Posted by: CharleyCarp | Link to this comment | 05-13-13 12:47 PM
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Is it too late to become an engineer?

For some people, yes.


Posted by: MAE | Link to this comment | 05-13-13 12:54 PM
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111. I don't know that any of Langley's planes were capable of sustained powered flight, and he did pretty well for himself.

I think that connections are extra-helpful during dry times (like now). In times or in subfields where there is growth, people find work with either no nepotism or through the most superficial acquaintances. I say this from looking around at the careers of the other physicists and ex-physicists I graduated with.

Most of them now work with computers, and very many people who make a living with computers were not trained as programmers or engineers.


Posted by: lw | Link to this comment | 05-13-13 12:56 PM
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Superficial acquaintances really do seem to be the key. I've gotten two jobs (out of three professional jobs I've held) as a result of being hired by somebody who got my resume from somebody who interviewed me and didn't hire me. In other words, I was applying for advertised jobs but got ones that were not advertised yet.


Posted by: Moby Hick | Link to this comment | 05-13-13 1:02 PM
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Anyway, I've been making an effort to talk to strangers more often. At first this meant that I got asked for bus fare all the time, so I narrowed it to talking to strangers in bars and offices.


Posted by: Moby Hick | Link to this comment | 05-13-13 1:05 PM
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Is it too late to become an engineer?

For some people, yes.


Posted by: politicalfootball | Link to this comment | 05-13-13 1:25 PM
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Argh, kill it with fire!.

Amen, brother.

I look at hundreds of resumes a year, and interview probably 50 or 60 people ranging from high-school students to new grads to mid-career and later.

In the nonprofit sector, at least in the several pieces of it I've worked in, your resume must be on one page. Period. CUT STUFF. If I want to know more, I'll ask.

Other tips I can offer, which may fall into the category of "Are there are really people who get this wrong?"

1. Make sure your e-mail address matches the name on your resume. I cannot begin to tell you how many I get from Peggy.Smith@yahoo.com with a resume for Jane Jones. PEOPLE! I don't care if you got married, adopted, divorced, nicknamed, or witness-protected, don't expect me to waste time guessing whether you actually are the person you say you are.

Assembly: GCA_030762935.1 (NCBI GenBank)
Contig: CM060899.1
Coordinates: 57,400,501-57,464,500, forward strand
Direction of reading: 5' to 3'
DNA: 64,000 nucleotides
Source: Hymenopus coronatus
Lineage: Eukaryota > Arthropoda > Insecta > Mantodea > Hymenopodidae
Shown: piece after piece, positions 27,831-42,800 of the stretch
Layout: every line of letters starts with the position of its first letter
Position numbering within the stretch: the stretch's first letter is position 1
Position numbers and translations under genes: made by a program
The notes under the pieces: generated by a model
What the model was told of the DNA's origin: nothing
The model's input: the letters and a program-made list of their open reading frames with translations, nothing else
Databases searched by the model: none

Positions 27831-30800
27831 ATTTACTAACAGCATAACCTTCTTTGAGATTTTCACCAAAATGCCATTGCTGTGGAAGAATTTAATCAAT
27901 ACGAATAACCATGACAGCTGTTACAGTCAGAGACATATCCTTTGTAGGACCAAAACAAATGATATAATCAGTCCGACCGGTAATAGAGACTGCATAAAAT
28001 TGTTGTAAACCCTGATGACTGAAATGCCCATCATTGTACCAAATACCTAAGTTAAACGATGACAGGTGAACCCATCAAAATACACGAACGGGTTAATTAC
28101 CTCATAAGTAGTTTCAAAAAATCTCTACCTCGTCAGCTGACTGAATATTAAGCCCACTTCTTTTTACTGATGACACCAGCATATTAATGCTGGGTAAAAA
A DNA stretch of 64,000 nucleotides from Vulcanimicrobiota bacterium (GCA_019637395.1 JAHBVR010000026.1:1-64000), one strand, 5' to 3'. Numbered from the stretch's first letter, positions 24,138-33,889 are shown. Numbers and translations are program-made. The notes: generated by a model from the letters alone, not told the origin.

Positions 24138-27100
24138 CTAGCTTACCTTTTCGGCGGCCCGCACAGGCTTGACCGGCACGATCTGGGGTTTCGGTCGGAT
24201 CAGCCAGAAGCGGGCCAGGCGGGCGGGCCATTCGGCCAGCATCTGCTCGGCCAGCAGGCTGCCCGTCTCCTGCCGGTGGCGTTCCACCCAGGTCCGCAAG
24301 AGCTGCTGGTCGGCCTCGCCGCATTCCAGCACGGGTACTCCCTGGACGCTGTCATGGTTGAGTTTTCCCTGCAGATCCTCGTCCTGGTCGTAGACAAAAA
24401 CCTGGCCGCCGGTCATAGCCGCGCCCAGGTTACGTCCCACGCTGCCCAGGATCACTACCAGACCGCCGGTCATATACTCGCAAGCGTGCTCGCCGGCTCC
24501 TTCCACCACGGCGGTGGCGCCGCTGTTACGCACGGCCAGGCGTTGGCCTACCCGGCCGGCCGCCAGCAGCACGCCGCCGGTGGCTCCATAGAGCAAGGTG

(Seriously, it goes to basic competence. If they're using someone else's e-mail account to send a resume then I don't want to interview them because they are either incapable or unaware of why it is important to have your own. And if they're too disorganized to make a Gmail alias....well, see above.)

2. Make sure your voicemail is functional. The number of times I get "voicemail is full" when I call back is amazing. Whether it's truly full or you just didn't pay your bill, I don't care -- and now I've moved on to someone else.

3. If you e-mail me with your phone number, do not avoid answering me when I call back. I will be able to tell if you are repeatedly screening me. Once is fine -- you are at work, you're on the subway, etc. -- but repeatedly, and/or saying "Oh, I never answer calls from unknown numbers" --- BZzzzzzt.

4. Do not include lengthy songs or prayers in any language on your outgoing voice message.

5. Accurately format the tech sections of your resume. If you say your e-mail address is sam@www.example.com, I will think that you don't know what a URL is.

6. Do not claim to be able to speak languages that you haven't studied in five years and can no longer say "How are you?" in.


Posted by: Witt | Link to this comment | 05-13-13 1:25 PM
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I've mentioned it before here, but I got this job through a distant blog-acquaintance. Not that he was the decisionmaker, but he shook my resume up to the top of the pile.

And with my boss have just decided to hire a new admin with no personal connection to anyone. I'm all pleased -- she seems too good for the job, but if she works for us for a year and a half and leaves for something better, that's still a good deal for us.


Posted by: LizardBreath | Link to this comment | 05-13-13 1:30 PM
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Do not claim to be able to speak languages that are computed languages. I was amused/perturbed by this on some grad school applications. "Languages: English, French, C++, Java, Mathematica, Python"


Posted by: essear | Link to this comment | 05-13-13 1:30 PM
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Is 118.4 a repeated problem, or just one person who really stuck in your memory?


Posted by: widget | Link to this comment | 05-13-13 1:30 PM